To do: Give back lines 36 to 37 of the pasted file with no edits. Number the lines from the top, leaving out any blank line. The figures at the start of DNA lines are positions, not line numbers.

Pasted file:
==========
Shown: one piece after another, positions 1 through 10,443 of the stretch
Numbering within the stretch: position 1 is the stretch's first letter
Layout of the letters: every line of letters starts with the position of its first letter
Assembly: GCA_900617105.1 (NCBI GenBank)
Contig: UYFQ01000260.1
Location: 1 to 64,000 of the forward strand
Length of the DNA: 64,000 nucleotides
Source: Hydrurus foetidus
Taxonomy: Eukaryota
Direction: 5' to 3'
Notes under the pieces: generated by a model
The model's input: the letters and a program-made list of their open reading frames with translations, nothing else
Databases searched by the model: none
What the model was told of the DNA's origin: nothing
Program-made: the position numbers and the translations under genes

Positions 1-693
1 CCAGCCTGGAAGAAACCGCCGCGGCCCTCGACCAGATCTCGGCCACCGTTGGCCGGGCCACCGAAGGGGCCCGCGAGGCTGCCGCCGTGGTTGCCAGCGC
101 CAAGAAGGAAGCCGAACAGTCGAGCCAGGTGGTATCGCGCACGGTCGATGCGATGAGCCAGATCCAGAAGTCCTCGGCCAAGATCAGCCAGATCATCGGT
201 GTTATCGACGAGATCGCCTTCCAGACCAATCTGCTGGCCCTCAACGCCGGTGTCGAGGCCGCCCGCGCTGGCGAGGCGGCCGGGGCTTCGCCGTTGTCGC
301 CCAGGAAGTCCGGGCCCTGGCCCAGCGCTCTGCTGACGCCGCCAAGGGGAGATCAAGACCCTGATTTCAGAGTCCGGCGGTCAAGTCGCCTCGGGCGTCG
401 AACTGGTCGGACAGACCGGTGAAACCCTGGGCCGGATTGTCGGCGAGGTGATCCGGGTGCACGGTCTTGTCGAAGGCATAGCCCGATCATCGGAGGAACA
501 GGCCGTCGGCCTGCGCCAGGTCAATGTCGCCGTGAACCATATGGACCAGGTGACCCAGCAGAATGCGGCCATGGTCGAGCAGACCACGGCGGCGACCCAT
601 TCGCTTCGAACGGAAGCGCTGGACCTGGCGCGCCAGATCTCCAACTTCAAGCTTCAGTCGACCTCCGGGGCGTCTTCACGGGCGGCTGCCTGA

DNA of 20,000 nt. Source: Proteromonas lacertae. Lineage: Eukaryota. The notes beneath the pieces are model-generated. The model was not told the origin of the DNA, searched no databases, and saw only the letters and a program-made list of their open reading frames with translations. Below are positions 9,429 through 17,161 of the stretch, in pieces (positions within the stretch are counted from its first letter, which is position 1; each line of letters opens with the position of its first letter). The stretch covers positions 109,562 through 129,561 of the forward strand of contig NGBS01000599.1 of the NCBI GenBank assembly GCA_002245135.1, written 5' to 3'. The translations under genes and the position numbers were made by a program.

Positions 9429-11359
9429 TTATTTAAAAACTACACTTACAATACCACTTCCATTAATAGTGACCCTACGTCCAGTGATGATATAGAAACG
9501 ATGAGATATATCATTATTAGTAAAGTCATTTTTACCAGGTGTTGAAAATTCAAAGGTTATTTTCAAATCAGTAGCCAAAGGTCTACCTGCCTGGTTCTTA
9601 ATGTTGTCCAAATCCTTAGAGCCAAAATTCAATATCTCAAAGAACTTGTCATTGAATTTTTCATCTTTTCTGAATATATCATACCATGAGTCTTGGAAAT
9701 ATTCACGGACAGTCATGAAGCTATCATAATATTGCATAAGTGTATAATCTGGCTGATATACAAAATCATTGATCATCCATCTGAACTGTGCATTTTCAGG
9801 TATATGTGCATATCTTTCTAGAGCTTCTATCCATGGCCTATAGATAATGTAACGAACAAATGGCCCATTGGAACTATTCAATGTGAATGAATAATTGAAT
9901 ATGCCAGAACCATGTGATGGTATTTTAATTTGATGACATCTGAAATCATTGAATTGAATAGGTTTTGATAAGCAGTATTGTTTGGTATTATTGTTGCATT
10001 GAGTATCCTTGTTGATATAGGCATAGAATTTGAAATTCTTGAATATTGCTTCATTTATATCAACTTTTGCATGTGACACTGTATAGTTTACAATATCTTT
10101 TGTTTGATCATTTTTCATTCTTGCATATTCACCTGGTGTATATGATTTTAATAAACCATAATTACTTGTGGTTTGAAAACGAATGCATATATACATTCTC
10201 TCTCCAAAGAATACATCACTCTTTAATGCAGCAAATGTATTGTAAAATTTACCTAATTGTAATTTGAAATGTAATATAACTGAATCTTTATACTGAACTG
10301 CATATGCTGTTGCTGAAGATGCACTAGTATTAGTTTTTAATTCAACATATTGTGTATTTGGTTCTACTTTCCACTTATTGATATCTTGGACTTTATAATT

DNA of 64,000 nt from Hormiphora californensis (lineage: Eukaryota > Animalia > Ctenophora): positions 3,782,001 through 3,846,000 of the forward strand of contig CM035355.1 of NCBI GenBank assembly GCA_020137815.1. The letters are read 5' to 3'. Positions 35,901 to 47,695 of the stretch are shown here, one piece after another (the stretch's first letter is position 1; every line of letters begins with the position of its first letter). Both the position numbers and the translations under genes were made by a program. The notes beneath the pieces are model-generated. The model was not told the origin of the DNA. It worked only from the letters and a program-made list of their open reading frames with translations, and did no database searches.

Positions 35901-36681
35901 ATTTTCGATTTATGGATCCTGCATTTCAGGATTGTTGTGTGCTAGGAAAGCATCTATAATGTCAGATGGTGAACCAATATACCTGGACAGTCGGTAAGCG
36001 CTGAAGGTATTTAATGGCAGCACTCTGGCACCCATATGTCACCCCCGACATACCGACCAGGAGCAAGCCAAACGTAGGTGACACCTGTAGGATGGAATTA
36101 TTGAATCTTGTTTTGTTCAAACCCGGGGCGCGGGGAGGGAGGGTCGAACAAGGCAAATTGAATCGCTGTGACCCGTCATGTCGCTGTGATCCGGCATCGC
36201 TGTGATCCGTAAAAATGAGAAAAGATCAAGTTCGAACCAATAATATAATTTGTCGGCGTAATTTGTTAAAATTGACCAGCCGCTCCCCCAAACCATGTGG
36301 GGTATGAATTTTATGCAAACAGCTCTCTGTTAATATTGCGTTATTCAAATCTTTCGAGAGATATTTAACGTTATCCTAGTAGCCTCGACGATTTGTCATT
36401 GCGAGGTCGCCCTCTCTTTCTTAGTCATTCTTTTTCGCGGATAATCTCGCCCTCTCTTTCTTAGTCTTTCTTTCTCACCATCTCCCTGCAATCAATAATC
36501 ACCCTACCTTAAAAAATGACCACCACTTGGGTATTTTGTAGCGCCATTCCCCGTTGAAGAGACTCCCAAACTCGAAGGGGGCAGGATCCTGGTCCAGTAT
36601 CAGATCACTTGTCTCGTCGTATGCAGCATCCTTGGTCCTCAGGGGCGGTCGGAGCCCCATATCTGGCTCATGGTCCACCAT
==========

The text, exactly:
DNA of 64,000 nt from Hormiphora californensis (lineage: Eukaryota > Animalia > Ctenophora): positions 3,782,001 through 3,846,000 of the forward strand of contig CM035355.1 of NCBI GenBank assembly GCA_020137815.1. The letters are read 5' to 3'. Positions 35,901 to 47,695 of the stretch are shown here, one piece after another (the stretch's first letter is position 1; every line of letters begins with the position of its first letter). Both the position numbers and the translations under genes were made by a program. The notes beneath the pieces are model-generated. The model was not told the origin of the DNA. It worked only from the letters and a program-made list of their open reading frames with translations, and did no database searches.

Positions 35901-36681